Oil extracted from the seeds is an excellent
edible vegetable oil and is also useful within the
cosmetics industry. A dual usage of Moringa,
as a source of oil and flocculent, is possible, since the
seed cake remaining after oil extraction retains the flocculating
Moringa is also an important food
source in many countries. In India, Moringa pods
are widely consumed and plantations exist to produce pods
for export, fresh and tinned, to overseas consumers. In West
Africa, Moringa oleifera leaves are commonly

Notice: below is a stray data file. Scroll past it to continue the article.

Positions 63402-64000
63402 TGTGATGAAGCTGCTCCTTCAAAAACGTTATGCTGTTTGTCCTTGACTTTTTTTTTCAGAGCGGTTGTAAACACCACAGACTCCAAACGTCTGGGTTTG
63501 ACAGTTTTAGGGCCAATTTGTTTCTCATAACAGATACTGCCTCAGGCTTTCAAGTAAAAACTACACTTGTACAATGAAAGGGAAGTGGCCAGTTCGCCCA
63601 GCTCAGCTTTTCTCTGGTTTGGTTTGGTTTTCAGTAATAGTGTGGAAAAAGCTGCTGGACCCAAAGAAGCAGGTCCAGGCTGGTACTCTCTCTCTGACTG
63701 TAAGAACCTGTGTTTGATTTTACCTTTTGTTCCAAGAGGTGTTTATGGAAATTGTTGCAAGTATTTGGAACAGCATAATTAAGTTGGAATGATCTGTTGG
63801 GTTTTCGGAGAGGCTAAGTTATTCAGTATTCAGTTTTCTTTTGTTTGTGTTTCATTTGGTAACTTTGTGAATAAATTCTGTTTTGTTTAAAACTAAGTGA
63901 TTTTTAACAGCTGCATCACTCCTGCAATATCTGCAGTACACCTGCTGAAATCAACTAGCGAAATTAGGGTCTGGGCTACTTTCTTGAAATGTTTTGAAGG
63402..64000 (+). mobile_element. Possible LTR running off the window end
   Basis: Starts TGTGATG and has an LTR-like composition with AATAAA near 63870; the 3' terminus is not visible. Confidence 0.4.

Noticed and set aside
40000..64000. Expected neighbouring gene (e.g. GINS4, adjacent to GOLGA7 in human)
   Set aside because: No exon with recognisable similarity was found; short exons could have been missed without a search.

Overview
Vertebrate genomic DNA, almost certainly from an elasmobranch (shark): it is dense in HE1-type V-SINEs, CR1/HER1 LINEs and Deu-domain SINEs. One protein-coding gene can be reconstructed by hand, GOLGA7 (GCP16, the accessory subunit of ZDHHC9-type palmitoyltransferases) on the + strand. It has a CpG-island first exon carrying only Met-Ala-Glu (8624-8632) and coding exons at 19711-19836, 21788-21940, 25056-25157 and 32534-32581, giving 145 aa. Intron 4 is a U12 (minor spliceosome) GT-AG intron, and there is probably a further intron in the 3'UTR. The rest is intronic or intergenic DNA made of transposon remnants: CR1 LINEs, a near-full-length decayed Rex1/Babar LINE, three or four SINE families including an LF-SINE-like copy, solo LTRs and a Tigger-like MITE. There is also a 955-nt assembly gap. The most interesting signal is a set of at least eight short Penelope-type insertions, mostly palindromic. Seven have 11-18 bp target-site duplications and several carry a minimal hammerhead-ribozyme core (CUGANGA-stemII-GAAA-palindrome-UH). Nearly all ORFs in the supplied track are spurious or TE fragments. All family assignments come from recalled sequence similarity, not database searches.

used to make sauces. Moringa stenopetala leaves are
the staple food of the Konso people in Ethiopia. Studies have
shown the leaves to be an excellent source of vitamins, minerals
and protein: perhaps more than any other tropical vegetable.
Many programs use Moringa leaves to fight against malnutrition
and its associated diseases (blindness etc.).
Other potential applications of Moringa
including use as livestock feed, plant growth hormone, green
manure, medicines or for paper making are currently the subject
of various research efforts.